BULBS AND BYTES

04.20.2020   

Scrabble, Virginia – Perhaps I have never paid as much attention to them before, but I do believe the Spring flowers in Rappahannock this year were unusually beautiful. Or maybe it was just that any sign of color, beauty, or promise seemed more needed and more welcome during this period of the plague. The tulips around my house were magnificent and remarkably resistant to deer (or more likely the deer were deterred by the obvious and more consistent human presence in the area). For several weeks I was able to harvest new tulips, varied by colors and mild scents, for dining table bouquets. Mixed with a sprig of forsythia, redbud, or dogwood, they brought the glory of the outdoors inside. 

It was easy, while casually enjoying the tulips, to forget that they are not a naturally occurring, native species in the Virginia woods. In fact, some of them came to me directly from the Netherlands last Fall. Before the first frost in the Autumn of 2019, I spent many back-breaking hours planting tulip bulbs. That activity involved selecting what color combinations belonged in what locations, digging holes, then covering them up in a way that I hoped would out-smart the squirrels, deer, and other bulb-eaters which have reduced my tulip harvest in past years.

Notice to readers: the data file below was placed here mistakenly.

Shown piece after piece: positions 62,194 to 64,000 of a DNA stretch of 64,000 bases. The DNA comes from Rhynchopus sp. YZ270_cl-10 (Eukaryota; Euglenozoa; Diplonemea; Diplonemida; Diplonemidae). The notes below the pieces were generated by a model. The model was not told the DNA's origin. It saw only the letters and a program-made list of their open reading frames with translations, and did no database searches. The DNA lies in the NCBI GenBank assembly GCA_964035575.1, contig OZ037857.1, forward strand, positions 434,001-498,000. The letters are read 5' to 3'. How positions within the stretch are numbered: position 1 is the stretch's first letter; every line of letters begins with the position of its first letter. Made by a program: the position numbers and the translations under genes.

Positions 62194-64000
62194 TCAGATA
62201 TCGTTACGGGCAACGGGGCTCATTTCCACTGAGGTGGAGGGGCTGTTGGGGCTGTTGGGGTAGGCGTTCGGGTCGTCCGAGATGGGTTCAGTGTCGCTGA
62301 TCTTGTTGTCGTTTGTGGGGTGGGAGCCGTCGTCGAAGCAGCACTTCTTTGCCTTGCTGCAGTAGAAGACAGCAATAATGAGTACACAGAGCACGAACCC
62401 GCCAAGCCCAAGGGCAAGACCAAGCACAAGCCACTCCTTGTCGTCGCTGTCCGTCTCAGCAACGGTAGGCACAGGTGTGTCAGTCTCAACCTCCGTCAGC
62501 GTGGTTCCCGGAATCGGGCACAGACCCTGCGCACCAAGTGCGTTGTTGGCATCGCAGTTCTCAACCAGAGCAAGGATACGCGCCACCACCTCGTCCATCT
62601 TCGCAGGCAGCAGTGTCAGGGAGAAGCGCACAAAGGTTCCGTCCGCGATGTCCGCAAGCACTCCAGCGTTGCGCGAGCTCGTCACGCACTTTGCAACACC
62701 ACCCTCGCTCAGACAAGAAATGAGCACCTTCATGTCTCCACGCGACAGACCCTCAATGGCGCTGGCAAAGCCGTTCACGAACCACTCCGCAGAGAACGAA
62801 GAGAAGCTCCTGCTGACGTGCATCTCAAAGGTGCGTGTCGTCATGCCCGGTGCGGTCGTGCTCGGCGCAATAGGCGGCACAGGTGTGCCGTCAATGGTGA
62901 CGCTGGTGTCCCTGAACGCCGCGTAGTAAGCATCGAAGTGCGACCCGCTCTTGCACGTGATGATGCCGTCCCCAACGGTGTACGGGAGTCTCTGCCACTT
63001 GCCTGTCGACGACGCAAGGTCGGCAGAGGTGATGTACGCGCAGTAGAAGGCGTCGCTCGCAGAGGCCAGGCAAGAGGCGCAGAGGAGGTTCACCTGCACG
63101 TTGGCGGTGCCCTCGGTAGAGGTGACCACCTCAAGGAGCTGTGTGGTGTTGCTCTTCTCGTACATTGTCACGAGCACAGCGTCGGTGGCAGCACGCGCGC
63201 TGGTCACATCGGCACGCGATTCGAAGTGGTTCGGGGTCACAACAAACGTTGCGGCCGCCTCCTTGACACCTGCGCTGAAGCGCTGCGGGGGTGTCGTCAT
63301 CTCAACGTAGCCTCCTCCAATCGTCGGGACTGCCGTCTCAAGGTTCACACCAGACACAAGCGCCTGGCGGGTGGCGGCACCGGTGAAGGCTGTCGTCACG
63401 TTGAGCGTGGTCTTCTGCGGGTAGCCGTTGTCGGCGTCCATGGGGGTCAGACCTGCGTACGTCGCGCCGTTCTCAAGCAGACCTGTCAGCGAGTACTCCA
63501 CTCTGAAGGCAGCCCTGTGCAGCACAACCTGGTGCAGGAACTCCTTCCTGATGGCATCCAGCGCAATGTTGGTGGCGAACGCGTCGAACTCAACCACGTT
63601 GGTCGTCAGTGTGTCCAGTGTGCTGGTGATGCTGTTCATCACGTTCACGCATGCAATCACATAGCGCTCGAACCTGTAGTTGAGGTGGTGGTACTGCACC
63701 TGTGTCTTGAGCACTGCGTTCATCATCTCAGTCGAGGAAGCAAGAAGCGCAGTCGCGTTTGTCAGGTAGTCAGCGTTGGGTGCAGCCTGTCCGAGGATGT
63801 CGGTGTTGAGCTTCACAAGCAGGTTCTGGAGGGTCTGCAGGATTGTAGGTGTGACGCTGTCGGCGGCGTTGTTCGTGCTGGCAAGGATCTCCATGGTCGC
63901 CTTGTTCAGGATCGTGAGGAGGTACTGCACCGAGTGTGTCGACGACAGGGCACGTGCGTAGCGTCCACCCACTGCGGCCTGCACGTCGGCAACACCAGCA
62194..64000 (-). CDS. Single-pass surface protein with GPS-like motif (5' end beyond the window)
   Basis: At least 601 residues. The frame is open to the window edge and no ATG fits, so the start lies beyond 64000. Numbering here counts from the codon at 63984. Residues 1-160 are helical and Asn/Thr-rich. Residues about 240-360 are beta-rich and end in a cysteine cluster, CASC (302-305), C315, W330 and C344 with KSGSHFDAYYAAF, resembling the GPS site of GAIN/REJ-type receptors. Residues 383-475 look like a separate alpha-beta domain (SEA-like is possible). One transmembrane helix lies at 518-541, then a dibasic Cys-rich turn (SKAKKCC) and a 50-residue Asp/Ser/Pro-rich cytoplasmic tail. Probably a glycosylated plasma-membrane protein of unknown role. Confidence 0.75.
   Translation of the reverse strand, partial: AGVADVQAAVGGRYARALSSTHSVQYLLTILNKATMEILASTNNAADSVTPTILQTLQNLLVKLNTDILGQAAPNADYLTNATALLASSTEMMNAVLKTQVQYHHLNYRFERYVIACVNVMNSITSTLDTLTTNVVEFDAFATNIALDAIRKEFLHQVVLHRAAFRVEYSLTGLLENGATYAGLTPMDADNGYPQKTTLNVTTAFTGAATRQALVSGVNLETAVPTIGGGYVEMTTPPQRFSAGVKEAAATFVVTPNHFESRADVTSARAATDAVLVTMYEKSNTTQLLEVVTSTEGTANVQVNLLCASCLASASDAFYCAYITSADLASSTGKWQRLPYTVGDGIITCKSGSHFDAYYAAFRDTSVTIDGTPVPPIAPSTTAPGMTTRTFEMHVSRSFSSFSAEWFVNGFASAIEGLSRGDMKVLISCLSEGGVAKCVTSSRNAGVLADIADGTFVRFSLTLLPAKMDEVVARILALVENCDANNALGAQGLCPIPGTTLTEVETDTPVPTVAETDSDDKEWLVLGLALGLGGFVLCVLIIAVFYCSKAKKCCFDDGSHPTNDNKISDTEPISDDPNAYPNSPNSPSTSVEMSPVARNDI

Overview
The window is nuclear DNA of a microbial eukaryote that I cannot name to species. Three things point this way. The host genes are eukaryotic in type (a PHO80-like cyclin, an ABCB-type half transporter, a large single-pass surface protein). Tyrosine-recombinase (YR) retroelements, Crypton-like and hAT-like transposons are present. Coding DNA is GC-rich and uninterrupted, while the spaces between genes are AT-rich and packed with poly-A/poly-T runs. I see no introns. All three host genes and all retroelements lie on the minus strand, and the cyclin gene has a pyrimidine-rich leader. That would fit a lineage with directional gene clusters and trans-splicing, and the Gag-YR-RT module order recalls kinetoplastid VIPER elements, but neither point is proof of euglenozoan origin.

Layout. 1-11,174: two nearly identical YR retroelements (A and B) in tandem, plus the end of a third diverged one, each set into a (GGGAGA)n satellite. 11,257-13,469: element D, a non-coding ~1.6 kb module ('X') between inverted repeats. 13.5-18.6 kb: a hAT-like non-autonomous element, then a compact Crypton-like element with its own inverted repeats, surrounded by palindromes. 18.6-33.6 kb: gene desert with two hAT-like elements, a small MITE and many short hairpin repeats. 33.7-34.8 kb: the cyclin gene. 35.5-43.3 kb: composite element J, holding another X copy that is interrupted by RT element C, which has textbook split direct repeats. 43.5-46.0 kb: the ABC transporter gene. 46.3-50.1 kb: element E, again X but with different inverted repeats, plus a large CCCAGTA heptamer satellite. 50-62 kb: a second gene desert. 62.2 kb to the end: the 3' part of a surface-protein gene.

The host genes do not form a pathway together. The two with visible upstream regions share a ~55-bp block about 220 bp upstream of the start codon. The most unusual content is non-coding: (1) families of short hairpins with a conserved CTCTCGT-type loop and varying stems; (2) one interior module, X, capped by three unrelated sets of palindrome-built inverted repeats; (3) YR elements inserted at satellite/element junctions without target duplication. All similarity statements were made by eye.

Not far from here, ten thousand tulips bloomed in bursts of splendor in Patrick O’Connell’s public gardens on the campus of the Inn at Little Washington, whose unparalleled restaurant regrettably remains shuttered due to the pandemic. Nonetheless, Rappahannock’s citizens came out to walk in the gardens, being sure to observe social distancing. I wondered how many of those enjoying the beauty considered those whose backs ached months ago from the tedious process of inserting the bulbs in the soil.

When things work well, or as we expect them to, we seldom think about the people or the actions that made it possible. Y2k, the computer software glitch that manifested at the end of 1999, was perhaps one such case. Say the two letters and one number “Y2k” now and those who even recall what it means will more often than not tell you it was a hoax, a scam, or a case of “the boy who cried wolf.”  From my perspective, admittedly a biased one, Y2k was a prime example of government foreseeing a problem and averting it.